Do you know the answer to “Tell us about yourself”? No one does. It's important to take some time to not only think of what to say for common questions, but also to hear yourself say your answers out loud. That way you can self-correct before you're in front of the people who decide if you get the job or not. What's your greatest weakness? Tell us about a time you had a difficult co-worker. What are your salary expectations ? Why should we hire you? Think about it.
7. Not applying to something you want because you assume you aren't qualified.
This one kills me! I can't tell you how many times in previous jobs that I ended up hiring someone who didn't have all the skills I was looking for. You simply don't find the unicorn every time. Usually when hiring managers are crafting job postings, they put everything they want, kind of like a dream candidate. They don't necessarily all think they're going to find that person. Even when you don't have all of the 'required' skills or experience, if you really want the job and meet many of the requirements, go for it anyway. You simply never know.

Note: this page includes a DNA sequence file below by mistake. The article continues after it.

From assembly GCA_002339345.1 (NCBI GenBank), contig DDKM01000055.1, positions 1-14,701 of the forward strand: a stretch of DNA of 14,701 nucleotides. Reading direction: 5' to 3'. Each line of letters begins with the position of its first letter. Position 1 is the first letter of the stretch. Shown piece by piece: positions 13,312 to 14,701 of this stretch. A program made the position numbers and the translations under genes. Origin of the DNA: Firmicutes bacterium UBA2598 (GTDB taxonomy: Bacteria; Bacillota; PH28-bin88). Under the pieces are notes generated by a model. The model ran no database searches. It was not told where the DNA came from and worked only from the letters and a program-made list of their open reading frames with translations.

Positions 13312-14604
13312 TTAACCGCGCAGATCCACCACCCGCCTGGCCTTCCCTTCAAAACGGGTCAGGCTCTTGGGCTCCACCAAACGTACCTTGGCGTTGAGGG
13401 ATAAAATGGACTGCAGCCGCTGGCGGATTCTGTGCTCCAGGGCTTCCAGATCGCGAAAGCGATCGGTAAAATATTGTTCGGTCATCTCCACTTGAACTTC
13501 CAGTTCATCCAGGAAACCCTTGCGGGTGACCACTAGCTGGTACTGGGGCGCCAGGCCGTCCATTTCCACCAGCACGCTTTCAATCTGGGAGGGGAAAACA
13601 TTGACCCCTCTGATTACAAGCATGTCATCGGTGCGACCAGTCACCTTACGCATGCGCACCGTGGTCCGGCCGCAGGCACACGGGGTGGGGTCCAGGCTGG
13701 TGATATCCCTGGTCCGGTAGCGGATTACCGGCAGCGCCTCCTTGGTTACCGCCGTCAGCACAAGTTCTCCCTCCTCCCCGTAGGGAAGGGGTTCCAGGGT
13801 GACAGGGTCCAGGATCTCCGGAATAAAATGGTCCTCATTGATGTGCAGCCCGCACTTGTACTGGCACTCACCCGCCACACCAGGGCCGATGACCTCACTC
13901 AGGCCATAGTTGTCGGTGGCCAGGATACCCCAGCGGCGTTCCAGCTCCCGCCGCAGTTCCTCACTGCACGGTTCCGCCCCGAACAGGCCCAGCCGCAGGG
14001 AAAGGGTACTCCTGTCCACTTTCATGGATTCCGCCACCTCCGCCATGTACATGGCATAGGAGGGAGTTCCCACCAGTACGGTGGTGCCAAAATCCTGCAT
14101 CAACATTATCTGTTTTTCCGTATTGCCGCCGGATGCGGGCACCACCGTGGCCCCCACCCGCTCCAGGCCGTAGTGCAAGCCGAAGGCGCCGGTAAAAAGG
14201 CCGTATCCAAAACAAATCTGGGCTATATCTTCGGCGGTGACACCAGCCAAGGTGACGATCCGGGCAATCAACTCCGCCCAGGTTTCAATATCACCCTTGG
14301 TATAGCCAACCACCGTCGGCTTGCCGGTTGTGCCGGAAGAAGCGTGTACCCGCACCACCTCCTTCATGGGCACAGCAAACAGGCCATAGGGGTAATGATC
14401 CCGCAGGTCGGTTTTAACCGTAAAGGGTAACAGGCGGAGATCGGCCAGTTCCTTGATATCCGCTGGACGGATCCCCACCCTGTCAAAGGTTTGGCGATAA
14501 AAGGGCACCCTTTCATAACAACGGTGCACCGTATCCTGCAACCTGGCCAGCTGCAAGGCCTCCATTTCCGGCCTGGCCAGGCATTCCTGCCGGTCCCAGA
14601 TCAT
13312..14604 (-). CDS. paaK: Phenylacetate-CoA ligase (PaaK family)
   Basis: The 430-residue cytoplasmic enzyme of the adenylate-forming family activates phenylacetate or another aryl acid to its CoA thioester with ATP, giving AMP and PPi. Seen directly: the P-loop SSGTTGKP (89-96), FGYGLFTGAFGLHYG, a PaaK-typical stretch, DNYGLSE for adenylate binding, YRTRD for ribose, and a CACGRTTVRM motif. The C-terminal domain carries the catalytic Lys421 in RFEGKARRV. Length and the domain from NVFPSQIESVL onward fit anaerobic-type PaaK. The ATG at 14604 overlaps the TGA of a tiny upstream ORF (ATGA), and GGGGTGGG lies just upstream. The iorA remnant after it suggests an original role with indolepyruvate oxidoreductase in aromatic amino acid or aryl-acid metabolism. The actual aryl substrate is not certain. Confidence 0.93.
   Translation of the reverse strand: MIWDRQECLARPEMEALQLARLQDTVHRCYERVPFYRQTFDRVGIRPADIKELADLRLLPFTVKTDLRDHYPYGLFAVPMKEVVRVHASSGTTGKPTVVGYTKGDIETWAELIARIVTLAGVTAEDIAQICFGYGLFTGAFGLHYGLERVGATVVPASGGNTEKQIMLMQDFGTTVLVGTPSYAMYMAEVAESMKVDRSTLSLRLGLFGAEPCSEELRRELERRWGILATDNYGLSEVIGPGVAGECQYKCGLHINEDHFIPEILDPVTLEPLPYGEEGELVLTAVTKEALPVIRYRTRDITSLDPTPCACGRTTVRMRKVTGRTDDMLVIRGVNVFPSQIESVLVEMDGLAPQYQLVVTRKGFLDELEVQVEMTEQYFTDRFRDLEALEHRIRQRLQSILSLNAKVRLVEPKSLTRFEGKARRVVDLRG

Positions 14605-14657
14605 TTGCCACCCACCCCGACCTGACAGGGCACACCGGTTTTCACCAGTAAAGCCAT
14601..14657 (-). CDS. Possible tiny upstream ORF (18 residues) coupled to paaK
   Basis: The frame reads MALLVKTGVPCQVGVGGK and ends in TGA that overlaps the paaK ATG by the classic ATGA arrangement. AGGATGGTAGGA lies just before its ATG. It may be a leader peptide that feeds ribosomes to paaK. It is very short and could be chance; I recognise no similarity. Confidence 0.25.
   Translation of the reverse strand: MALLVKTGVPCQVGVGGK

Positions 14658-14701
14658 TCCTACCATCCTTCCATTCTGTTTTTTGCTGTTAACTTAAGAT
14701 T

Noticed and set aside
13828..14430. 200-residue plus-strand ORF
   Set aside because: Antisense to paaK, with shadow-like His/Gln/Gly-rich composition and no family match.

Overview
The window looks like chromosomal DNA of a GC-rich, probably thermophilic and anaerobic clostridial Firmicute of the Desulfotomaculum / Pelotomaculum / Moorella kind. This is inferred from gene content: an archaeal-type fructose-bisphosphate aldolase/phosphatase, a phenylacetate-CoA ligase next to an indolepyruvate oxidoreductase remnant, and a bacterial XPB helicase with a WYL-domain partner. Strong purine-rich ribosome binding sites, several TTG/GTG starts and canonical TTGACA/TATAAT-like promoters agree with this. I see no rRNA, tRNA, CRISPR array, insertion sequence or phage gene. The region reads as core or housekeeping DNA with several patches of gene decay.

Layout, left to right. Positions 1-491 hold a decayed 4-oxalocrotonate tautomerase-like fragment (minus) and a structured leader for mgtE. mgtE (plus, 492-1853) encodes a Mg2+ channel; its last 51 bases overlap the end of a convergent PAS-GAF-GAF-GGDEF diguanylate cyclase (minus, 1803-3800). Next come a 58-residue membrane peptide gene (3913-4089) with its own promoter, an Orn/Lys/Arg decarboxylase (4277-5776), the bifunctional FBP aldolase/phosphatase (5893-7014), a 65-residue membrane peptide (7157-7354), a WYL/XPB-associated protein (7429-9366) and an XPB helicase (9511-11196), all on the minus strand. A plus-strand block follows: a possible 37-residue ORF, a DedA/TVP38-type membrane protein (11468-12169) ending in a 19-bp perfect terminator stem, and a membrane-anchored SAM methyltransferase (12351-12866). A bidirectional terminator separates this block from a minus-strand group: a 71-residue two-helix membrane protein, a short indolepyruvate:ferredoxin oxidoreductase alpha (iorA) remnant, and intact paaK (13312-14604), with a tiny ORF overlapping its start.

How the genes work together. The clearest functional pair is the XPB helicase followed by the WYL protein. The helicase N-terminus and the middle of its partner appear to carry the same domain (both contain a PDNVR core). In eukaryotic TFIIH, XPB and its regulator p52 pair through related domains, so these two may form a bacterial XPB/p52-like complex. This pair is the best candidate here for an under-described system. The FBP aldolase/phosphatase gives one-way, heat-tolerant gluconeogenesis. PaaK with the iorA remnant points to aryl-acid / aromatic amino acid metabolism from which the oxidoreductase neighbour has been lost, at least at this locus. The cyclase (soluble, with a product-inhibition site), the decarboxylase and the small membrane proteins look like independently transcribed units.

8. Turning networking into a big stressful event, instead of a chance to be curious about what one person does for 10-15 minutes.